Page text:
Dec 22, 2020 - minute readminutes read

Tooth Sensitivity: Causes, How To Manage And Prevent It

Sensitive teeth are a touchy subject. The condition can range from being a mild annoyance to being a debilitating pain, depriving you of simple pleasures like enjoying your food. The jarring discomfort can often be made worse by not understanding why your teeth are so sensitive and what can be done to manage it.

In this article we intend to clear up the confusion surrounding teeth sensitivity and hopefully give you some peace of mind (and mouth).


What is Tooth Sensitivity?

When the inner layer of our teeth gets exposed, we’re prone to experiencing pain and discomfort. This is the basic definition of tooth sensitivity, which is a broad term, so the key is to understand when it’s becoming an issue worth addressing.  

Everyone has sensitive teeth to some extent, and this isn’t a bad thing. In fact, it’s our teeth’s way of telling us to be careful. After all, we want our teeth to last a lifetime.

However, tooth sensitivity can sometimes get out of hand and severely affect our quality of life. Instances where the sensitivity is noticeably severe, or chronic, are the type we’re addressing in today’s post.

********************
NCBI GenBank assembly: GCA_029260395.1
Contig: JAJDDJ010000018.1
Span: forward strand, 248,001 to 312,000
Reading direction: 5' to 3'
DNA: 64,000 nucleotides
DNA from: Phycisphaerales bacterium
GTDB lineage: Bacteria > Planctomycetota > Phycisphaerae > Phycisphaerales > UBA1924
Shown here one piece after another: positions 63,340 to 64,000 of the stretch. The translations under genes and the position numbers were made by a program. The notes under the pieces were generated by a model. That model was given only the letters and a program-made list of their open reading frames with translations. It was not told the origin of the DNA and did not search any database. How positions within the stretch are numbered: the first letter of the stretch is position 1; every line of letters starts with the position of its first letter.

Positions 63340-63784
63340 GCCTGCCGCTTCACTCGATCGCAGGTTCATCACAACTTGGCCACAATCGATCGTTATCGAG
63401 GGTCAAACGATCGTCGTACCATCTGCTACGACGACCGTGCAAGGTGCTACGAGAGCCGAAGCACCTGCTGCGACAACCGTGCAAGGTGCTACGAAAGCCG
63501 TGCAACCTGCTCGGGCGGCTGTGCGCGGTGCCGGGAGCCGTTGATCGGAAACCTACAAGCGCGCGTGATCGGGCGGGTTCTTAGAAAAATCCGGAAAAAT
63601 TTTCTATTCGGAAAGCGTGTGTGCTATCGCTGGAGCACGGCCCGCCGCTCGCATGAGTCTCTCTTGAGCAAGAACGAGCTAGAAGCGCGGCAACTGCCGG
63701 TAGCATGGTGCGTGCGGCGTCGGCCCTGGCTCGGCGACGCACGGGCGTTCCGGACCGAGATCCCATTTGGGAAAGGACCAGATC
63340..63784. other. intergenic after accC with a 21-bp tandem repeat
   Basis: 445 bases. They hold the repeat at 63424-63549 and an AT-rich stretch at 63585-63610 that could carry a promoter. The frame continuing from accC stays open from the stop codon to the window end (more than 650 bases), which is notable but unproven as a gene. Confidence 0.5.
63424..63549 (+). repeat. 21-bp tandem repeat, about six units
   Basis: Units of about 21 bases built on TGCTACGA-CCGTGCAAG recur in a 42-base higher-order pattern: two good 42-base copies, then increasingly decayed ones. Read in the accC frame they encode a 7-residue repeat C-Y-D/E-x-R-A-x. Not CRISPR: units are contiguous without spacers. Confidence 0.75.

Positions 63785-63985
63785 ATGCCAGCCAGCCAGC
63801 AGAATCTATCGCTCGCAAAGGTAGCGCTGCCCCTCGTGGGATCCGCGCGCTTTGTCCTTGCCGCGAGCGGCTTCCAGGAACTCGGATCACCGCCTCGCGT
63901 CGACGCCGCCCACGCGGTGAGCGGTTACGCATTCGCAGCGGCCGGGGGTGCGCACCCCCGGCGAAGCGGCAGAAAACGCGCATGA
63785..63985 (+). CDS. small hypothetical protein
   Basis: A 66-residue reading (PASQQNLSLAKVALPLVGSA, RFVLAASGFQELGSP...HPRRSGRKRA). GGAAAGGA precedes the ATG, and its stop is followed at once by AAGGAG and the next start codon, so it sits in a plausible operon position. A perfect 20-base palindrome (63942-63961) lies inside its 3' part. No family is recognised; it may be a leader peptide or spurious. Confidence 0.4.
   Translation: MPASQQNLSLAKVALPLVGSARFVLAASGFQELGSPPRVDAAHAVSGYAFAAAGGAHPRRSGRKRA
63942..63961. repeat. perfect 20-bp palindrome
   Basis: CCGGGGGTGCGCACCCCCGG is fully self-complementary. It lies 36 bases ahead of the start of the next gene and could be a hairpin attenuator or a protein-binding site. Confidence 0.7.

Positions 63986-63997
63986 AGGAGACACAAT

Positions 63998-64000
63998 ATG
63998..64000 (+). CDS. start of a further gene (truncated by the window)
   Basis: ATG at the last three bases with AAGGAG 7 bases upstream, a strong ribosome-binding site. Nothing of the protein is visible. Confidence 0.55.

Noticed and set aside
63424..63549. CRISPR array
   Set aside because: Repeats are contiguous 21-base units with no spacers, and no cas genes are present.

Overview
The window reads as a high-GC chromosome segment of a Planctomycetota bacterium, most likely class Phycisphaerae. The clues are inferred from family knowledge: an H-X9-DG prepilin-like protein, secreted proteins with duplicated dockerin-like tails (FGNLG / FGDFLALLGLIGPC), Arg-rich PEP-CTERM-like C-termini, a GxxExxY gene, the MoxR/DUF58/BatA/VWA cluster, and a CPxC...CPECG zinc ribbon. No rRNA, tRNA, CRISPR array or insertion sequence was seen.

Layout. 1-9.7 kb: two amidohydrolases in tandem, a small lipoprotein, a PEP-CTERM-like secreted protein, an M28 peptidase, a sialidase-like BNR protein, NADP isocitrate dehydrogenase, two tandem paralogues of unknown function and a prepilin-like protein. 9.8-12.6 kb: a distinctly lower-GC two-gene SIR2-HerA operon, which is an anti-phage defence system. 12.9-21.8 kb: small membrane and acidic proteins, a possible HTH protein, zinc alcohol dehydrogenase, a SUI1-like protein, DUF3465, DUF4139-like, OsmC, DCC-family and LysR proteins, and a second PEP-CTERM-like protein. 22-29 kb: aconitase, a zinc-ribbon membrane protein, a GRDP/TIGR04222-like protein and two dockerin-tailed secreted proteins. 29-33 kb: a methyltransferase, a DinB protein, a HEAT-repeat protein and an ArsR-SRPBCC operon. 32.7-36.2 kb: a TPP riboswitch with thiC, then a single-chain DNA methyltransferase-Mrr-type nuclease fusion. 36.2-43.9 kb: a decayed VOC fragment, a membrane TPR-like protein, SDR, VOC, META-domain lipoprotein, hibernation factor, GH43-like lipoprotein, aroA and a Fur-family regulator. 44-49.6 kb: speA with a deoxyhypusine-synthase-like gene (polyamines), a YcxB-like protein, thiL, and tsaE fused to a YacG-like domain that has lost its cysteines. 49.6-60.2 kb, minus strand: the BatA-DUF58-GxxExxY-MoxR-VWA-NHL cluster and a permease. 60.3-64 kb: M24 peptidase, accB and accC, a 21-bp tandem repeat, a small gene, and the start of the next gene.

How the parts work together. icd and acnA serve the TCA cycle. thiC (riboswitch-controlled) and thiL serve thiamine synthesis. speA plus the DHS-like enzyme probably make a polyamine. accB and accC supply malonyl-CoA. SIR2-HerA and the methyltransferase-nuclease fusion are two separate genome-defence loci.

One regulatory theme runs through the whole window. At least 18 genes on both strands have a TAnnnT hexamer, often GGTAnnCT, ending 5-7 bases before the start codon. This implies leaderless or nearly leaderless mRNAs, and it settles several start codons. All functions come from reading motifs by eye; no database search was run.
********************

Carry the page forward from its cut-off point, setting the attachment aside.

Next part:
When things like eating, drinking, working, and playing sports are hampered by discomfort or pain stemming from tooth sensitivity, it’s worth bringing up with your dentist or trying out a product that can help alleviate the symptoms.

Generally speaking, tooth sensitivity is more common than you might think. According to a study done on teeth hypersensitivity [1], nearly half of the study’s sample population suffered from short and sharp pain when cold air was blown on their teeth. Sound familiar?

What Causes Tooth Sensitivity?

The pain of tooth sensitivity is a response to over-stimulated teeth and gums. For the most part, enamel protects our teeth — it’s the hard outer shell of crystallized calcium hydroxyapatite that gives teeth a pearly-white shine.